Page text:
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Sent Off! (But Dirty Tactics Continue)

World Cup Reminders for Corruption Fighters and What Open Government Might Offer in Return

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© 2018 Marco VerchFlickr | CC-BY | via Wylio

While spending more time than I’d like to admit watching the World Cup this past week (but less than my eight-year-old son), I’ve also been reading Ken Basinger’s Red Card. Despite the distractions of the beautiful game on the pitch, Basinger offers a timely reminder of the ugly reality off it.  Bribes? Money laundering? Tax avoidance? It’s all there. His book is an easy read – more like a thriller than traditional exposé. However, it offers some timely reminders for those interested in the fight against corruption.

  1. Don’t neglect tax compliance – resourcing the basics of tax oversight matters; the FIFA investigation built off a US tax official review of personal tax returns
  2. Perseverance is essential – the investigation took years of patient work to assemble the case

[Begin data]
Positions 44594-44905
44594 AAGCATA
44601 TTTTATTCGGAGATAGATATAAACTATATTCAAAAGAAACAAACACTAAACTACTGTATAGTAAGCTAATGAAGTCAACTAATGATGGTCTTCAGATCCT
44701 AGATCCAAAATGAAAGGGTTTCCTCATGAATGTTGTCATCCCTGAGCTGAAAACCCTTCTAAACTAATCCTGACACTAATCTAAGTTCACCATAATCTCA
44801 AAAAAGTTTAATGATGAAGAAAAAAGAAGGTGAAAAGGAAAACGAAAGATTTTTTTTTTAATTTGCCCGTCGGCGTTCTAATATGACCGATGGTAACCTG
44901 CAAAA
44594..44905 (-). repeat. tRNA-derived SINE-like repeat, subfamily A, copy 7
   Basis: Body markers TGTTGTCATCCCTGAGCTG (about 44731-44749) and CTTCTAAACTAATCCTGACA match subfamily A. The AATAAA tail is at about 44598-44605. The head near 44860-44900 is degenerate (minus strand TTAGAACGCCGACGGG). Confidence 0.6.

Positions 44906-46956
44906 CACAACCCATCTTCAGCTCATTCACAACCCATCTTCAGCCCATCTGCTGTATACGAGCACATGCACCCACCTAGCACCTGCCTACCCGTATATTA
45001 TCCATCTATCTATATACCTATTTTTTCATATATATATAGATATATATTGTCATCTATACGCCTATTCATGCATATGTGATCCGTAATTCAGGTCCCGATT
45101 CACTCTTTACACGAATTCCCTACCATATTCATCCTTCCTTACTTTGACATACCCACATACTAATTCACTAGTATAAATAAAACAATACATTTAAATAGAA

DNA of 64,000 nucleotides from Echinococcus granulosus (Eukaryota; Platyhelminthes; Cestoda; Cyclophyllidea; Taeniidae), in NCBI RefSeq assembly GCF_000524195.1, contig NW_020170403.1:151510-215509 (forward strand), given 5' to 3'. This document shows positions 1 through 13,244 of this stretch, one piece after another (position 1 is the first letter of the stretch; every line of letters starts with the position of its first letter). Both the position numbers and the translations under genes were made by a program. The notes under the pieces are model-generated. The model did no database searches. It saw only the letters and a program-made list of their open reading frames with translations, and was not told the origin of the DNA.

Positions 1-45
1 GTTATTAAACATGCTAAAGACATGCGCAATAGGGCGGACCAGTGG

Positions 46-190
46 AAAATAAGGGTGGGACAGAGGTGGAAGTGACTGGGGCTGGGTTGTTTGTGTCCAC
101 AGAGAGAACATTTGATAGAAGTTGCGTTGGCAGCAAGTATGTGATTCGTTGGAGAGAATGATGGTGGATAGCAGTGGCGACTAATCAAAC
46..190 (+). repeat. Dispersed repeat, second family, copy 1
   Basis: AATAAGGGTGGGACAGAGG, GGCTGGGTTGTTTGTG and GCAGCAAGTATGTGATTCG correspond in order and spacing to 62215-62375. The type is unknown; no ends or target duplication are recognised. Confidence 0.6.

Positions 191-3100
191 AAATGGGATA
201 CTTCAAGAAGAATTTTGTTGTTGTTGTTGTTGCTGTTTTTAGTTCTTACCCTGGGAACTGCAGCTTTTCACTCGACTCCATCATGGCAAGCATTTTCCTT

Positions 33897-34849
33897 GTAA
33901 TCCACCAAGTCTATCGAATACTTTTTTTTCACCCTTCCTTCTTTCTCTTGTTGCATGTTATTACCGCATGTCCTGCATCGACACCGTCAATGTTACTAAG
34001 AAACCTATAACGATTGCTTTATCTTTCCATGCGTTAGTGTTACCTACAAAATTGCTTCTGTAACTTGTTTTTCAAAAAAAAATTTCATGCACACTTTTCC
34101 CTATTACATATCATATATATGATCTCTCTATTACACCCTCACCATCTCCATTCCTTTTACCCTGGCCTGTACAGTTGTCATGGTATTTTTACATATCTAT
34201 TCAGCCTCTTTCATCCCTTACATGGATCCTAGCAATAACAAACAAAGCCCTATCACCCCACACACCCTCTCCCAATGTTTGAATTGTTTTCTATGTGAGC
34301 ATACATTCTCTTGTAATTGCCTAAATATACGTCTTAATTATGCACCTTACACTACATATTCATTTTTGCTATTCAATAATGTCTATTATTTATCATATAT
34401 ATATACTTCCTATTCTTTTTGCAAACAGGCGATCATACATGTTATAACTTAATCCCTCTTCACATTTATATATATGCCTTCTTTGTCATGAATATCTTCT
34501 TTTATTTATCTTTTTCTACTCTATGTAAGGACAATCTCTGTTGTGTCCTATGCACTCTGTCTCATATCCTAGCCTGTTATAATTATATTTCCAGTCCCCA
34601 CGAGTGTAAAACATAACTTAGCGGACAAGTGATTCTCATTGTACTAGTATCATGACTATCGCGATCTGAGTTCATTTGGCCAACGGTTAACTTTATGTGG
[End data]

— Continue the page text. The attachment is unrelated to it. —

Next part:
3. Media roles are critical at the right time – journalists brought a welcome spotlight and pressure when the scandal broke
  4. Even as bad apples fall, the tree can still be rotting – despite prompting prosecutions and resignations all the way to the very top, the risk is that the incentives for corruption remain.

It’s this last point that will probably resonate most with seasoned anti-corruption campaigners. While investigative work (including fruitful collaborations among law enforcement and media/CSOs) can pay huge dividends in rooting out corrupt individuals, it is much harder to get systemic change. The FIFA investigation was one of the largest in history, but has it spurred the level of reform to clean up the sport for good? The signs are not that encouraging – certainly, there was no reversal of the decision to award Qatar the 2022 World Cup, despite the allegations of bribery in the award process. A change at the top is no guarantee of a cultural shift.

Perhaps sports administrators should borrow from the transparency and accountability community. Why not Open Contracting for the 2030 World Cup? Open and participatory budgeting in the allocation of FIFA funds among its regional bodies?  More suggestions for FIFA, welcome…